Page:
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Poll finds government ministers losing PR battle in education fight

Ontario high school teachers held a 1-day strike on December 04, 2019 in Toronto, Ontario, Canada. Ontario public high school teachers walked off the job for one day as negotiations between their union and the province remain at a standstill. The Ontario Secondary School Teachers' Federation (OSSTF) launched the strike at midnight Tuesday night as some 40,000 high school teachers and 20,000 support staff represented by the union walked off the job Wednesday. (FILE/Getty Images)

As education unions ramp up their battle against the Ford government, polling data obtained by CityNews shows the provincial government is losing the critical public relations battle when it comes to parents.

A poll conducted by Strategic Communications on behalf of the Ontario Secondary School Teachers Federation indicates two of Doug Ford’s Top ministers could be vulnerable in their respective ridings.

Treasury Board President Peter Bethlenfalvy was rated poor by 36 per cent of parents with children in public school who were polled in his riding of Pickering-Uxbridge.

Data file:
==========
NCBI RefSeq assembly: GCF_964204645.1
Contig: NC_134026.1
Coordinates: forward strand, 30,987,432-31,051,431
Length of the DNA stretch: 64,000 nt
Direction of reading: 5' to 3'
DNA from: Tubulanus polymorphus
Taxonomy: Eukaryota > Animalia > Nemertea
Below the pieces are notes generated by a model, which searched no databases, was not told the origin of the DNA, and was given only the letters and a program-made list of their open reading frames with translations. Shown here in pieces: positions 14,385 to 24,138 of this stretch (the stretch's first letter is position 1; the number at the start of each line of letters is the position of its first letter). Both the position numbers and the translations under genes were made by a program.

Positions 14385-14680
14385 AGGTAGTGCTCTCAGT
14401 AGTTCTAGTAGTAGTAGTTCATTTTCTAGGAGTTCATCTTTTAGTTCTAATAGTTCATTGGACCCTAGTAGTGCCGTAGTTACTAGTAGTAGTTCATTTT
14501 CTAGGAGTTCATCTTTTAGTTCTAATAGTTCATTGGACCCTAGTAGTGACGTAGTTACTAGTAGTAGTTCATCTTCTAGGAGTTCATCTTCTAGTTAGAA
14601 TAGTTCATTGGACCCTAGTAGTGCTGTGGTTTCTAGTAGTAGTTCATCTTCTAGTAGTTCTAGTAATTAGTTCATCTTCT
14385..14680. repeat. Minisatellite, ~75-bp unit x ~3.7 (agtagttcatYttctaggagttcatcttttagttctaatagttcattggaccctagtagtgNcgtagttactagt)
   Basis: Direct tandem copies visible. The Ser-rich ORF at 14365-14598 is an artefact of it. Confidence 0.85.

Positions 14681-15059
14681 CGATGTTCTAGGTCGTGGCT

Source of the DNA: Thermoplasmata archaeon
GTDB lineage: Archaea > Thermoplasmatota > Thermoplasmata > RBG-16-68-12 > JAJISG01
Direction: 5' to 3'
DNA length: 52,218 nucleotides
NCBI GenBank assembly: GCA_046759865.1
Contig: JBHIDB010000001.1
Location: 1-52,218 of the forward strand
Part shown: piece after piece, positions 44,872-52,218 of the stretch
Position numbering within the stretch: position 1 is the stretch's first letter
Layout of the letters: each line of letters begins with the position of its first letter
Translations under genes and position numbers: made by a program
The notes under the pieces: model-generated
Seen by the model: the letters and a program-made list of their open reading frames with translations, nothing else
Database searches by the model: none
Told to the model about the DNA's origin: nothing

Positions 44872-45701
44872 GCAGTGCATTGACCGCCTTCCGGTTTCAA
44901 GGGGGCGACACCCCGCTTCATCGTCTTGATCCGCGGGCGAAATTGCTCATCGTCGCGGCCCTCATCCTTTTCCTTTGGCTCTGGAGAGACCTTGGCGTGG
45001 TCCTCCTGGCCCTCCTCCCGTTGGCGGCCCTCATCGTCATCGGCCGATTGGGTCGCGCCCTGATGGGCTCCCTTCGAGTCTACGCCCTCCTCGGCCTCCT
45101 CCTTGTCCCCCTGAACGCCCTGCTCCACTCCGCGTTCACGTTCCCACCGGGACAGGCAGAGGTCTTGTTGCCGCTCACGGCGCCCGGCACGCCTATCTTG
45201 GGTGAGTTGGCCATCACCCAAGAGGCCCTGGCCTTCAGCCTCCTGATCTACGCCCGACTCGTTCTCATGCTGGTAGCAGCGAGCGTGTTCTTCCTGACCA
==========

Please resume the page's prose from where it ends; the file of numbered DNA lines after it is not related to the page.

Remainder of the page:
Finance Minister Rod Philips was given a poor rating by 34 per cent of parents with children in public school in the District of Ajax.

Among parents with children in public school in those respective ridings, 66 per cent in Ajax say they strongly disagree with the Ford government’s plan to increase class sizes while 55 per cent in Pickering-Uxbridge strongly disagree.

Sixty per cent of parents with children in public schools in Ajax strongly disagree with the government’s move towards more e-learning classes while 50 per cent strongly disagree in Pickering-Uxbridge.

As to the question of the next provincial election, 62 per cent of parents with children in public schools in Ajax would be less inclined to vote the PC’s while 55 per cent in Pickering-Uxbridge would be less inclined to cast their ballot for the Conservatives.

The automated phone survey was conducted between January 14 and 18 in the District of Ajax and Durham. The margin of error is +/- 5.6 per cent, 19 times out of 20.